LONDON--(BUSINESS WIRE)--U.S. manufacturers signalled a further slowdown in overall growth in August, with the PMI dropping to its lowest for almost a decade. The headline figure was weighed on by a subdued rise in production and lacklustre client demand. Falling orders among foreign clients dragged on overall new business growth and producer confidence. The degree of optimism about the year ahead hit a fresh seven-year series low amid growing business uncertainty. As such, employment was broadly unchanged and spare capacity was used to clear backlogs of work. Meanwhile, inflationary pressures eased further, with rates of input price and output charge inflation among the slowest for almost three years.
The seasonally adjusted IHS Markit final U.S. Manufacturing Purchasing Managers’ Index™ (PMI™) posted 50.3 in August, up from the flash reading of 49.9 but still down slightly from 50.4 in July. As such, the latest reading signalled the least marked improvement in the health of the U.S manufacturing sector since the depths of the financial crisis in September 2009.
The rate of production growth was among the slowest seen for over three years in August, as lacklustre client demand led increasing numbers of firms to curb output. Although the pace of increase picked up slightly, some firms attributed the rise to efforts to clear backlogs of work rather than reflecting any new inflows of orders.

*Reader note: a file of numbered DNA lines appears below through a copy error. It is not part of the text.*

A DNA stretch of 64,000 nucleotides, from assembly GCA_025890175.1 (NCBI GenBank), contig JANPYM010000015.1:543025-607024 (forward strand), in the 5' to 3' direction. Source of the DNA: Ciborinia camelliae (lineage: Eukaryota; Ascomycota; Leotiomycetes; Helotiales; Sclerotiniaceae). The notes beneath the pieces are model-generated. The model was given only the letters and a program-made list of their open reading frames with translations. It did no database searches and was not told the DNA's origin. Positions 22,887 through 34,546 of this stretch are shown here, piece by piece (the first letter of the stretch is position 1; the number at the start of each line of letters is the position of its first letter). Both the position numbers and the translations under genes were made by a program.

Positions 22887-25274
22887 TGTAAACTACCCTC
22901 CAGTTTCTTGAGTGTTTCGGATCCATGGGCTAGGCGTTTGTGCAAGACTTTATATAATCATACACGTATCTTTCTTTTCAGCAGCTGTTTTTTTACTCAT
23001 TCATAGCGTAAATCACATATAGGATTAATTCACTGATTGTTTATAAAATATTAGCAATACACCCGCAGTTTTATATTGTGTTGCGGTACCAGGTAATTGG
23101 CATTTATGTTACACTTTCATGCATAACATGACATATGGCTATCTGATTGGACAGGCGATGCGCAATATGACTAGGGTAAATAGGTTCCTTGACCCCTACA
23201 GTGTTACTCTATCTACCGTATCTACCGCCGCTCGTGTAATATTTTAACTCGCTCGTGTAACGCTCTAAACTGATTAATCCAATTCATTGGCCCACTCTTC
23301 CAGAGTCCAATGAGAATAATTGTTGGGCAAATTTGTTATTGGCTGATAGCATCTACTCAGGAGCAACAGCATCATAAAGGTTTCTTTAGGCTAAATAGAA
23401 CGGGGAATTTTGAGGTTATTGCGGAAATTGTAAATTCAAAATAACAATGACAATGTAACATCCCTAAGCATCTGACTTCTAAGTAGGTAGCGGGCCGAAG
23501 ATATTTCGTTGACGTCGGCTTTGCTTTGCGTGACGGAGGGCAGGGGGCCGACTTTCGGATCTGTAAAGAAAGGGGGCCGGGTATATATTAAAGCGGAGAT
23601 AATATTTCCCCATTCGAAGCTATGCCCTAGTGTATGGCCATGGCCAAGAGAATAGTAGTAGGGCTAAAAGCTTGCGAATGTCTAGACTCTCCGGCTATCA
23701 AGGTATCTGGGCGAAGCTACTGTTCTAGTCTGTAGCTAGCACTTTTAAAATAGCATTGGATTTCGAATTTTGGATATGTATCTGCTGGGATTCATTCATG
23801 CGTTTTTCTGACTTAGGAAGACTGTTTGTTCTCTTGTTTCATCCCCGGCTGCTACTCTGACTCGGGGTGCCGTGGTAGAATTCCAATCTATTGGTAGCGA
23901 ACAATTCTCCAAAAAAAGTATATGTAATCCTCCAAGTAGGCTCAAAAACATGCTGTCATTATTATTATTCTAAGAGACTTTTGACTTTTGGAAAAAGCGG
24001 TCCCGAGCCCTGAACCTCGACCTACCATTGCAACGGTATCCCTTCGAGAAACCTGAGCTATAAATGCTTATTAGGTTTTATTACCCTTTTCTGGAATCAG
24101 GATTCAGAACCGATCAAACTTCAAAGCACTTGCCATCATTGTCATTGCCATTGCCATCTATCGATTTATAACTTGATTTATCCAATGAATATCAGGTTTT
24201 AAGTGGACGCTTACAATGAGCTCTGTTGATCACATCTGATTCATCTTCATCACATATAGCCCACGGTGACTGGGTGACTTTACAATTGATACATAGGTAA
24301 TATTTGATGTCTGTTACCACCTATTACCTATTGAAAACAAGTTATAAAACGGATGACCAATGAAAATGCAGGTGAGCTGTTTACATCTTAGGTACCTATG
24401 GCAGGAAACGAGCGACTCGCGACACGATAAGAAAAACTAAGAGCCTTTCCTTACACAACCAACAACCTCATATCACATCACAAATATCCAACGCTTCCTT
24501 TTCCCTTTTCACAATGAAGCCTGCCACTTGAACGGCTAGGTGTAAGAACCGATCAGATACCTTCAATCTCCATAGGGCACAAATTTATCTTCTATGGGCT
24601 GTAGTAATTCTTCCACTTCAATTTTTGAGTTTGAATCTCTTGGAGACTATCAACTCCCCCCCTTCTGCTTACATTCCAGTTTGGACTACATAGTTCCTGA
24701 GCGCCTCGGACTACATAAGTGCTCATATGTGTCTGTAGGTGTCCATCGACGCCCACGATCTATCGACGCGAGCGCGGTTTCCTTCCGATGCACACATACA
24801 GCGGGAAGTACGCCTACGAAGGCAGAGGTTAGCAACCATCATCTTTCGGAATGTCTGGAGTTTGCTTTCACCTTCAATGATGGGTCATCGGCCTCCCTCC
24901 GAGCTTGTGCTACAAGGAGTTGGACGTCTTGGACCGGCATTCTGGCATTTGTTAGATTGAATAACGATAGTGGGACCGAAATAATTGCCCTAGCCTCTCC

Concurrently, the pace of the upturn in new business eased to a fractional rate that was the slowest for three months and among the weakest seen over the past ten years. Deteriorating demand conditions, especially across the automotive sector, were linked to subdued client demand. External demand also weighed on new business growth, as new export orders fell at the quickest pace since August 2009, linked by many firms to trade wars and tariffs.
In line with the near-stalling of new orders, output expectations dipped to a new series low in August. Although firms were largely optimistic, many stated that uncertainty and fears of a global economic downturn weighed on confidence.
At the same time, firms remained hesitant towards hiring in August, with employment levels broadly unchanged during the month. That said, some firms stated that little change in workforce numbers was in part due to difficulties finding suitable candidates.
On the price front, historically muted rises in input prices and output charges were once again recorded by goods-producing firms in August. A reduction in demand for inputs reportedly limited suppliers’ pricing power, and pressure to remain competitive meant that firms largely refrained from sharp rises in output charges.
Weak client demand also led to a further fall in input buying among manufacturing firms and both pre- and post-production stocks were depleted at modest rates.
Commenting on the PMI data, Chris Williamson, Chief Business Economist at IHS Markit said: